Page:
Environmental Entomology (2013) 42, 283-292

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David A. Jenkins, Paul E. Kendra, Skip Van Bloem, Stefanie Whitmire, Russ Mizell III and Ricardo Goenaga (2013)
Forest fragments as barriers to fruit fly dispersal: Anastrepha (Diptera: Tephritidae) populations in orchards and adjacent forest fragments in Puerto Rico
Environmental Entomology 42 (2), 283-292
Abstract: McPhail-type traps baited with ammonium acetate and putrescine were used to monitor populations of Anastrepha obliqua (Macquart) and Anastrepha suspensa (Loew) in two orchards with hosts of these flies (mango, Mangifera indica L., and carambola, Averrhoa carambola L.), as well as in forest fragments bordering these orchards. Contour maps were constructed to measure population distributions in and around orchards. Our results indicate that Anastrepha populations are focused around host fruit in both space and time, that traps do not draw fruit flies away from hosts, even when placed within 15 m of the host, and that lures continue to function for 6 mo in the field. The contour mapping analyses reveal that populations of fruit flies are focused around ovipositional hosts. Although the trapping system does not have a very long effective sampling range, it is ideal, when used in combination with contour analyses, for assessing fine-scale (on the order of meters) population distributions, including identifying resources around which fly populations are focused or, conversely, assessing the effectiveness of management tools. The results are discussed as they pertain to monitoring and detecting Anastrepha spp. with the McPhail-type trap and ammonium acetate and putrescine baiting system and the dispersal of these flies within Puerto Rico.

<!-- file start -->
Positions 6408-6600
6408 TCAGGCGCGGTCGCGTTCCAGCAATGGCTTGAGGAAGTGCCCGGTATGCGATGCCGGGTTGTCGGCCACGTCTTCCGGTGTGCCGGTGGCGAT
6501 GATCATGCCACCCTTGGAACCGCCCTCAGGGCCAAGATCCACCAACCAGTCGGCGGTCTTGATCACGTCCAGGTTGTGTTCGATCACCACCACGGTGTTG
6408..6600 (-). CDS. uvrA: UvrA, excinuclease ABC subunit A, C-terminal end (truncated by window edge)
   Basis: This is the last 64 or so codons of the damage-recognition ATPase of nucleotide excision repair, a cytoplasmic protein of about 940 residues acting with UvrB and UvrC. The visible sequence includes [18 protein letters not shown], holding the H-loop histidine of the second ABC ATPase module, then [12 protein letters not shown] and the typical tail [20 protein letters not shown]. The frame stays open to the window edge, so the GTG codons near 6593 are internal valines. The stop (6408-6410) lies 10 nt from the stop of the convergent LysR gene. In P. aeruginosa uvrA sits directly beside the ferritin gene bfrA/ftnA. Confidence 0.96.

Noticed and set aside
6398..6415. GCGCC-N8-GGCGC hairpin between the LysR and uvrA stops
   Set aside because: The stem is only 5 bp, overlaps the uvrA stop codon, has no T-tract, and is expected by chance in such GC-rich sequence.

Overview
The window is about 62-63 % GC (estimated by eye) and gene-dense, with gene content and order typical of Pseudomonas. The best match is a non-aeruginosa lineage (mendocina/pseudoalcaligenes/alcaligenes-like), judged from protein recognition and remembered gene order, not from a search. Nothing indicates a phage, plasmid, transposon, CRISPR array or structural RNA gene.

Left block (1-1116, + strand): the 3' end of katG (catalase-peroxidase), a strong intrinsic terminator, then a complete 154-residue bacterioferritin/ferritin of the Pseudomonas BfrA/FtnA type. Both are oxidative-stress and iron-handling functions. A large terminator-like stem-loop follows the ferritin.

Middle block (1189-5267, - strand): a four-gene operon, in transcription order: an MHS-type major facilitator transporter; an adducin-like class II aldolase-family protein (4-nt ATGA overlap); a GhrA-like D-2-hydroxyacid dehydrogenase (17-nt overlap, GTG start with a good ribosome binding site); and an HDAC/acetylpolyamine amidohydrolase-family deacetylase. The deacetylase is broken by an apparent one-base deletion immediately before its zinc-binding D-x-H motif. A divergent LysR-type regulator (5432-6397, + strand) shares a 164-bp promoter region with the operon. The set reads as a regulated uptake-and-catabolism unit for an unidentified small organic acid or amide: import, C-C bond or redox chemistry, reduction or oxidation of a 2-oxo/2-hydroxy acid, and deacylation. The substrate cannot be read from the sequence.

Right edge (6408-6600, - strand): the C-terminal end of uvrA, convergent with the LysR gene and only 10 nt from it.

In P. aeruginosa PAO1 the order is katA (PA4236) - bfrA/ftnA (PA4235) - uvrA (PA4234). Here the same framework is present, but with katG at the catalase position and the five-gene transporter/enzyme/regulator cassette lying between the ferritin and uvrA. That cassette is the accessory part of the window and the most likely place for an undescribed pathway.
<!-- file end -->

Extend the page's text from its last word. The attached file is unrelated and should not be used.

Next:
(The abstract is excluded from the Creative Commons licence and has been copied with permission by the publisher.)
Link to article at publishers website
Database assignments for author(s): David Jenkins, Russell F. Mizell III, Paul E. Kendra

Research topic(s) for pests/diseases/weeds:
environment - cropping system/rotation

Pest and/or beneficial records:

Beneficial Pest/Disease/Weed Crop/Product Country Quarant.

Anastrepha suspensa Mango (Mangifera indica) Puerto Rico
Anastrepha obliqua Mango (Mangifera indica) Puerto Rico